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Roid Rage

This was the idea of my friend and fellow Norwich College alumni, Joey Dean, who asked me to write an article for this fine blog. I dug the idea primarily because back in college, the guy was a couple of years ahead of me in terms of cool stuff. See, being an immature, Photoshop filter reliant 16 year-old, I couldn’t quite understand what he saw in stuff like film photography. I mean, why would you want off-colours, not-quite-in-focus images and the inconvenience of not being able to see your shot right away? That shit is the past, it’s out-dated.

It wasn’t until my second year of university that the humble beauty of the stuff he had shown me really sunk in. It took quite a while for me to really ‘see’ what he, and the other millions of designers and photographers had been seeing for ages. It ain’t just photographs either, pretty much anything in our industry from times-gone-by excites me now like faux metal tutorials did back in college. Old book covers especially, which I have featured on my own blog quite heavily, have such a fantastic charm, a soul even, that I feel like I started seeing them with a different set of eyes.

While this is probably an unprecedented amount of body text for The Bastard Landlord I figured my recent foray into Polaroid photography would be a pretty apt subject for my guest spot, as it’s exactly the sort of thing I would have seen Joey checking out back in the day and I wouldn’t have appreciated.

I got my Polaroid One-Step 600 off eBay for under a tenner as the dude had no film to test whether it actually worked or not. I also got some advice from my good friend Kerry Armstrong who has his own Polaroid and put me onto The Impossible Project for new film. The camera and a pack of PX 70 Colour Shade film arrived literally within 2 hours of one another, and I followed the instructions carefully and inserted the packet. Well seeing and hearing this old camera roar back to life was simply awesome. I had no idea exactly what was powering this thing, but seeing this happen can be compared to Jetfire coming back to life in the god-awful Transformers movie.

Image One: My first ever Polaroid didn’t turn out too well. To begin with I figured I didn’t cover it quick enough, but I’m pretty sure the Colour Shade film just doesn’t like being indoors that much. This was the beginning of a frustrating journey into how to take a decent Polaroid, a journey which I’m still undertaking as the format is just so darn temperamental. Gone are the days where Outkast could just shake a photo and it would look good, now (thanks to the manufacturer not making the film) you gotta’ get the right amount of light, cover it right away and pray it isn’t blurry.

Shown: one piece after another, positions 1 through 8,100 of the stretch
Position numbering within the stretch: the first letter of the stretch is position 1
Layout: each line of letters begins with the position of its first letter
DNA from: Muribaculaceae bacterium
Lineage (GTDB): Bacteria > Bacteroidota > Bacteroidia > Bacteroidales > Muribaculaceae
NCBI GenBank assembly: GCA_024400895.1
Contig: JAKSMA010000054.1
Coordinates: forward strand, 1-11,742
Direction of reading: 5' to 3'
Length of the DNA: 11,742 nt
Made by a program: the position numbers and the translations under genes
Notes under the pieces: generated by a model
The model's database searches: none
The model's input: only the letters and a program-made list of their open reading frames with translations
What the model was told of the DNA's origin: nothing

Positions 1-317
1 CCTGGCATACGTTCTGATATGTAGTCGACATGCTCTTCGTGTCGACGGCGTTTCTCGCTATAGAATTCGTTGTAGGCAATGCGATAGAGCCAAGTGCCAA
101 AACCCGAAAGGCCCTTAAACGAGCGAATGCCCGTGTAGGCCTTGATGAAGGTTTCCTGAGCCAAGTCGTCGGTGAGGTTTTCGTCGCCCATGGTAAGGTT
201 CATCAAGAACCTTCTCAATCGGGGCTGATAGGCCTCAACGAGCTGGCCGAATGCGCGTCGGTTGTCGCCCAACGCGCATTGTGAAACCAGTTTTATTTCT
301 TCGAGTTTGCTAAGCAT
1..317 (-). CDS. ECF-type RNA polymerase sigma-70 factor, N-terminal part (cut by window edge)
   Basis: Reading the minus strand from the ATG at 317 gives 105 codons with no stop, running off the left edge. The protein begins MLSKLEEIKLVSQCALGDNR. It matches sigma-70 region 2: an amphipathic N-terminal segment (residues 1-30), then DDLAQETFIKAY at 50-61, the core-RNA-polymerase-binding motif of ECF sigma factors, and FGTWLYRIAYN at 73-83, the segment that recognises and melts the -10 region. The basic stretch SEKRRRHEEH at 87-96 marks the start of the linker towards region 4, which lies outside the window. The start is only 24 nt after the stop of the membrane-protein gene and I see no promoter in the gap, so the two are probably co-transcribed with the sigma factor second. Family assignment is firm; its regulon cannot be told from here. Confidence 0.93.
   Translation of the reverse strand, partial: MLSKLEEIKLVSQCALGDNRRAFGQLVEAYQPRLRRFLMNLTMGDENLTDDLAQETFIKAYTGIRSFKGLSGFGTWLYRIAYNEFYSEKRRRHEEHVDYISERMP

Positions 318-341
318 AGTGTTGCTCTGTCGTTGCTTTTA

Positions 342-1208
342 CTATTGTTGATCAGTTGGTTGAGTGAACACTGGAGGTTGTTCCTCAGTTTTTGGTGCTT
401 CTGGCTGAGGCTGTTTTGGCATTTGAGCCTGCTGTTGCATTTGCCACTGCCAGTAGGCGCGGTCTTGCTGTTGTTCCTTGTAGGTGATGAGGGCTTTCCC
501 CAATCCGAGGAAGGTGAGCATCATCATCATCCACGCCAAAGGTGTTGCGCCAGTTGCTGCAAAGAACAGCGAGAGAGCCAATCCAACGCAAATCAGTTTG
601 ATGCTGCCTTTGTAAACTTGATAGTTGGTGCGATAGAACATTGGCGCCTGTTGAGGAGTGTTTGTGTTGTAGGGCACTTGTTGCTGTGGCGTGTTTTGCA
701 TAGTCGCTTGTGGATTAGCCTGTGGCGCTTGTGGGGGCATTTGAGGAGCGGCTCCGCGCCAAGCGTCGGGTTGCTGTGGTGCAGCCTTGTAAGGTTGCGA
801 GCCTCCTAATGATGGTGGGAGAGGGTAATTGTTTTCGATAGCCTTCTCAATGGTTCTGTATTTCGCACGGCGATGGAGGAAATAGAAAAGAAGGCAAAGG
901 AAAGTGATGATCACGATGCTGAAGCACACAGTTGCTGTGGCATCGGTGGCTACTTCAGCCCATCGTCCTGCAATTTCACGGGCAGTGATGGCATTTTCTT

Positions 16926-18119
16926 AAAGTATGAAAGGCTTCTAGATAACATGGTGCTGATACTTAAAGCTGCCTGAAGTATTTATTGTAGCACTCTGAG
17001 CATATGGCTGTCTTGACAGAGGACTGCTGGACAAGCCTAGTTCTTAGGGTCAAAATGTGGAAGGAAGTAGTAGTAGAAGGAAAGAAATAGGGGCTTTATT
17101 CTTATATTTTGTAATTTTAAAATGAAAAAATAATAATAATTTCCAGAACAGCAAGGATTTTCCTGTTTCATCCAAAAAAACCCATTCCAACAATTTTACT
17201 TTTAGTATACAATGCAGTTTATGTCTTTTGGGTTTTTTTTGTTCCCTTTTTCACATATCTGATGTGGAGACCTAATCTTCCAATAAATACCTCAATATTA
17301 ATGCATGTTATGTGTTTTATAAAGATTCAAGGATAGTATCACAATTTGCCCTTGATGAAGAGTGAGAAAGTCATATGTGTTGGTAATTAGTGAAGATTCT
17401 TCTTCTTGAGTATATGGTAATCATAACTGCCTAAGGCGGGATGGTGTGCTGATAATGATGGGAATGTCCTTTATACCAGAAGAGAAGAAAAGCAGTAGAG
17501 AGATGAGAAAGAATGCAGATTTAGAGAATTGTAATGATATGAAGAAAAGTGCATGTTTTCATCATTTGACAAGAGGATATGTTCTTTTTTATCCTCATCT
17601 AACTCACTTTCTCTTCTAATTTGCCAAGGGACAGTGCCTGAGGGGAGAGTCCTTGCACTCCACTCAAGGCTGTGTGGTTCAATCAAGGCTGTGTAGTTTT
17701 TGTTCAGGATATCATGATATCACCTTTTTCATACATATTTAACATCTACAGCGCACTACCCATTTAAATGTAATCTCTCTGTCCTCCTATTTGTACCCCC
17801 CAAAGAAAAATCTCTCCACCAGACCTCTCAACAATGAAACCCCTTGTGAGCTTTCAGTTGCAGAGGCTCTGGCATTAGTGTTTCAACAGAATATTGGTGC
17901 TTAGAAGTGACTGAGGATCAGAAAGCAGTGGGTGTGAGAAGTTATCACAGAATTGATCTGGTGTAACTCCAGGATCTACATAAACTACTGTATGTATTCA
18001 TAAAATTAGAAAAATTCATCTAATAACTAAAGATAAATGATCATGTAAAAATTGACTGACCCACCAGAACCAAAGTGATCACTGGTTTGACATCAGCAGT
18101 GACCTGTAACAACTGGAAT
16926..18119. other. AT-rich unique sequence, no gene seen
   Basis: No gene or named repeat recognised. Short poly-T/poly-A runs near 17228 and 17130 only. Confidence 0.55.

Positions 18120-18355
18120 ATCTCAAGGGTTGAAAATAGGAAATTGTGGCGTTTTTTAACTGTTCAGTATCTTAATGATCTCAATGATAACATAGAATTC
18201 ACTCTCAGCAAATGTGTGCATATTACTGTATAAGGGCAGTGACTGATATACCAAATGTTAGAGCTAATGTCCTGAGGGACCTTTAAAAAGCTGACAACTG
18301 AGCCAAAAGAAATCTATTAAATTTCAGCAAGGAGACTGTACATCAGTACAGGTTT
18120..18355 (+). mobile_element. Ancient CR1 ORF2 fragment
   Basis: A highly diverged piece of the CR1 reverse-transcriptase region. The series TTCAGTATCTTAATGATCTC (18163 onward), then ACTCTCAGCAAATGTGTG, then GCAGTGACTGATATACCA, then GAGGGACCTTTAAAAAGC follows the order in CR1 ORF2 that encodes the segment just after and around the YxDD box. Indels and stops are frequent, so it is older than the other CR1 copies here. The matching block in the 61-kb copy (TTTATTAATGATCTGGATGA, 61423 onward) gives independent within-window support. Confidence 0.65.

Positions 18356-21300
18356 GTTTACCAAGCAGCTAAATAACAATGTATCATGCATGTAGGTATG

Image Two & Three: The shots taken outside came out much nicer, and thanks to a little post-scanning adjustment you can actually see what it is (almost). I really love how you can see all the tiny imperfections, where the light hit it a tad early or not enough, it has a very real and honest sorta look.


Number 4 & Five: One chap on Flickr commented ‘Great effect, how long has the film been expired?’ Leading me to believe maybe the camera is just getting on a bit, but who could blame it? I’ve found there’s just no telling how well a shot will come out until I’ve inevitably spent £2 (or however much one shot works out as) on taking it. I tried taking a couple more photos inside, and I think the term ‘epic fail’ is fairly appropriate here…


Number Six & Seven: I’d like to add the brightness was turned to maximum and these were both very well lit rooms. The second shot of the camera is just crap, but the first one, taken in a mirror alongside two friends (because Polaroids are hipsterific) although completely defeating the point of taking it, still looks kinda nice. In a Tate Modern, abstract beauty kinda way, I quite like it.


Number Eight: With my final shot of the Colour Shade film I prove without a doubt the medium’s crazy inconsistency, as this came out fantastic. Very little wear and tear, and really rich colours, this actually surprised me. My cat may look half asleep, but I sure am glad I took that.

One film later I’m pretty much no closer to working out how to get consistently good Polaroids as when I started, but it was a whole mess of fun trying, and I will continue to try as the results are just so intriguing. It’s a real shame Polaroid stopped producing the film, because if it were a little cheaper and stronger more people could get stuck in and give it a go. Still, there’s a massive following of really talented photographers and artists who seem to have gotten it down perfectly, I have spent literally hours going through no end of great photos on Flickr, and hopefully with a little practice and determination I’ll be able to do the same at some point.

You can view more of Chris' constant explorations into old cultural artefacts at his blog Coffee Stained Papers

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